Published on April 8, 2014
Although the newer medications are more specific and effective, they still have side effects. Dr. Januario Castro from UC San Diego Moores Cancer Center discusses the importance of monitoring for side effects in both the short and long term and how this affects future treatments.
You might also like
Transcript | Monitoring for Treatment Side Effects
Please remember the opinions expressed on Patient Power are not necessarily the views of our sponsors, contributors, partners or Patient Power. Our discussions are not a substitute for seeking medical advice or care from your own doctor. That's how you’ll get care that's most appropriate for you.
Please remember the opinions expressed on Patient Power are not necessarily the views of MD Anderson Cancer Center, its medical staff or Patient Power. Our discussions are not a substitute for seeking medical advice or care from your own doctor. That’s how you’ll get care that’s most appropriate fmedication to the next to the next.
Dr. Castro, we’re still monitoring for side effects, right? Even with these new agents, you have to be careful and even as Dr. Keating said is we’re now doing new things and we don’t know the long-term result yet, right?
Exactly, and that is a learning curve. So, yes, with chemotherapy is, everybody’s very familiar with those side effects. Unfortunately, when you give chemotherapy, you’re not only killing the cancer cells, but you’re destroying also the good cells that are kind of growing rapidly in the body.
The hair follicles, the lining of the, of the gastro-intestinal system, the skin cells, the cells that they’re leave in the bone marrow improves the normal cells, so you see an array of side effects and toxicities that for the most part are very similar from one medication to the next to the next.
The next generation of treatment, the ones that you see listed in here, even though hypothetically and biologically have been designed to be extremely specific, again, following that analogy of the train station to go just to one particular area of that train station and not to interfere with other kind of parts of the system, it is extremely complicated.
How the cell is working around those pathways, and, in general, there are overlapping elements that belong to one or another pathway. So what happens is there are side effects that can appear even though the medications are designed to be extremely effective or specific.
One of the problems that we need to kind of be aware of, and Dr. Keating was mentioning this, is that it is unknown what is going to happen, one, in the long term, when you take one, two, three years of these medications, what is going to happen.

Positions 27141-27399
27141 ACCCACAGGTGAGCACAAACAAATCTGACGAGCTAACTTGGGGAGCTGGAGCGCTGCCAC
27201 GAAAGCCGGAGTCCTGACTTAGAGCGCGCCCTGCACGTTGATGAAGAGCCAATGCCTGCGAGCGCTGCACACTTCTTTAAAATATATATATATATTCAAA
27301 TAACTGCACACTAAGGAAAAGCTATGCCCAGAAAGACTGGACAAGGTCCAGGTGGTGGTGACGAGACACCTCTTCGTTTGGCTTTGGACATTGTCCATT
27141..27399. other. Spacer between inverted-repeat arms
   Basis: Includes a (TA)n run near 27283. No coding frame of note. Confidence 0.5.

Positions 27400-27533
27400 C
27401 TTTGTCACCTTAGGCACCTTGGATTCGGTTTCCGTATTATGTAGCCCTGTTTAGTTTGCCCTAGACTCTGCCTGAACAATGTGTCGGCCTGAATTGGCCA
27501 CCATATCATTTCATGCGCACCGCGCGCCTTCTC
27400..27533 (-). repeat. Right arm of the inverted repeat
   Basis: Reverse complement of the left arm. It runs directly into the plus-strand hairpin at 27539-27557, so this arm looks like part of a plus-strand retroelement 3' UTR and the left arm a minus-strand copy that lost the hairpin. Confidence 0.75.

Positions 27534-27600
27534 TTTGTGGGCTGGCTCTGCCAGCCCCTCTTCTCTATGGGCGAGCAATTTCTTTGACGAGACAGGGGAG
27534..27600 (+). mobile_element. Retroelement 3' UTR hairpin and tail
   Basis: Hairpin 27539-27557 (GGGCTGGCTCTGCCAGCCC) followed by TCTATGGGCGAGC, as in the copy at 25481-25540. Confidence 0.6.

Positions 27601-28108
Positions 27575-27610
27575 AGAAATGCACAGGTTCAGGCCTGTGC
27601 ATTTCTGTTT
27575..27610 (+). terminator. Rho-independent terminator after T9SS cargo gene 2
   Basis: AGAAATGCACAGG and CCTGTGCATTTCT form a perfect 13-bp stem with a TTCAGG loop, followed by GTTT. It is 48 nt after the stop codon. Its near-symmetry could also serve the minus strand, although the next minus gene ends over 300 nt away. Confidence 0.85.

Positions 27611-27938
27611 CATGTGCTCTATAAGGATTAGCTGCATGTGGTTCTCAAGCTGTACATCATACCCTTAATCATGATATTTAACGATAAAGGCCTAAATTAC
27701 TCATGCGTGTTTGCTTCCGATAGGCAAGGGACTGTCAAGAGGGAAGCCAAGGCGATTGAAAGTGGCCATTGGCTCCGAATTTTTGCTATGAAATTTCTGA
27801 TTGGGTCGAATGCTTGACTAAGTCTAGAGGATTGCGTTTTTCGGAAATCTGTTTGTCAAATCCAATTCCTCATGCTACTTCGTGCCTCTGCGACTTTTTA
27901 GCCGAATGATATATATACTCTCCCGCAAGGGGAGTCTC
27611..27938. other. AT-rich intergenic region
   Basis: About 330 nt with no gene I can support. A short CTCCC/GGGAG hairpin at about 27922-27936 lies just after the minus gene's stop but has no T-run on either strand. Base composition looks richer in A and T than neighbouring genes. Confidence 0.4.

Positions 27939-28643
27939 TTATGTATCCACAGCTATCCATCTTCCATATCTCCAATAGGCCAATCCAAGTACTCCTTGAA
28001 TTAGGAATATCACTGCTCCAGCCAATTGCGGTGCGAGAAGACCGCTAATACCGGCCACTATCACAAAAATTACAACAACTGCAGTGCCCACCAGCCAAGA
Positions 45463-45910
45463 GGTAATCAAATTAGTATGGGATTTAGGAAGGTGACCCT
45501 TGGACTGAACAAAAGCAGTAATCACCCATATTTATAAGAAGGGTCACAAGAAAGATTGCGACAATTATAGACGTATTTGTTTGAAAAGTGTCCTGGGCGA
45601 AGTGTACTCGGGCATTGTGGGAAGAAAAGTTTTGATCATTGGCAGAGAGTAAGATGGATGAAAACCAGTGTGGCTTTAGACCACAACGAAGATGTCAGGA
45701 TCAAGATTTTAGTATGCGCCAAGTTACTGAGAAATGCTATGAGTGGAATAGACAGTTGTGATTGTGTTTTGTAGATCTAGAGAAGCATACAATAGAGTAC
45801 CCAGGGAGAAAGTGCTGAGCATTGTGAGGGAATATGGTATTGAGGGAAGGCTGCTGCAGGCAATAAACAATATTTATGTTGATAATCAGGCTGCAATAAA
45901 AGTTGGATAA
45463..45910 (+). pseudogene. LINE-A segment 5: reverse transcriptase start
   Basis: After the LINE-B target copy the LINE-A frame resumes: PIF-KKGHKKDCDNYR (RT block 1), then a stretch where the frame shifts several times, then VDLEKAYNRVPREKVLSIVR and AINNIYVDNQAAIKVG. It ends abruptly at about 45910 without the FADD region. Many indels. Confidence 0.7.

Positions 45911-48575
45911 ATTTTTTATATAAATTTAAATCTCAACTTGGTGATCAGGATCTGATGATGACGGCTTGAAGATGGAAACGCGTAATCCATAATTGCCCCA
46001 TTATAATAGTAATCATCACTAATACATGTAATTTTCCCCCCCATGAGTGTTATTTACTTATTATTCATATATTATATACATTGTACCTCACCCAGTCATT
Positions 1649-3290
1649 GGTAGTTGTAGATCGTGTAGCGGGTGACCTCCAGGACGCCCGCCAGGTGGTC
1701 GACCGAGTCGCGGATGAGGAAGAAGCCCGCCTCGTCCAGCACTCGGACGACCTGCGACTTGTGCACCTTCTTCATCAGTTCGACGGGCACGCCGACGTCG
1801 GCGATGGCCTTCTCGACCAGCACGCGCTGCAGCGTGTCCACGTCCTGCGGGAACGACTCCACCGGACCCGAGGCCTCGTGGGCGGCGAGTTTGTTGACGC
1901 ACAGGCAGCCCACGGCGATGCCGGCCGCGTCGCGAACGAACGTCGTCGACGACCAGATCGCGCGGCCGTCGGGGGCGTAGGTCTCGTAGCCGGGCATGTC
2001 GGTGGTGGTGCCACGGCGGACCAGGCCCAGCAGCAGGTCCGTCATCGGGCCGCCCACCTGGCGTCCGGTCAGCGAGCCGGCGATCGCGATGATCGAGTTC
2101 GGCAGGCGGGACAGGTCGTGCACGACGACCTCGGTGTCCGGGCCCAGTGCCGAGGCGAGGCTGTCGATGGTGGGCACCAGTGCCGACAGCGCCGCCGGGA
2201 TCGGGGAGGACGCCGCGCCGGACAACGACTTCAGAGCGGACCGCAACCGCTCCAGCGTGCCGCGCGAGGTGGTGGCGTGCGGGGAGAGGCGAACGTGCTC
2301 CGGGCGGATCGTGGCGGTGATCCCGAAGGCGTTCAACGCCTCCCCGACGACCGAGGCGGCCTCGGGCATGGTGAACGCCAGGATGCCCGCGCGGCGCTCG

Fortunately, what is known until now is that it appears to be that for a long-term administration, there doesn’t appear to be causing any unexpected or new side effects or toxicities. Second is, are those cells changing biologically. You keep them under some sort of suppression, but they are not disappearing.
It’s possible that that kind of biological suppressions are going to make them more resilient to future treatments, or they’re going to make them change biologically or genetically.
And there are some concerns about the emergence of what is called the Richter’s transformation, which is a different type of disease in which the cells just kind of change dramatically their phenotype and genotype, and they start behaving more aggressively.
And number three is just a combination of one plus two is not going to be just, say, as simple as just thinking or predicting from the side effects of each one of those individual drugs is going to be a potential challenge to kind of when you mix them together to see new toxicities.
And one of the examples is what Dr. Keating mentioned about some patients having lung toxicities and other kinds of unexpected side effects from the combination of two pills. So in the future, the clinical trials definitely they need to pay a lot of attention to this, and that’s part of the challenge of when you design potential new strategies.
Please remember the opinions expressed on Patient Power are not necessarily the views of MD Anderson Cancer Center, its medical staff or Patient Power. Our discussions are not a substitute for seeking medical advice or care from your own doctor. That’s how you’ll get care that’s most appropriate for you.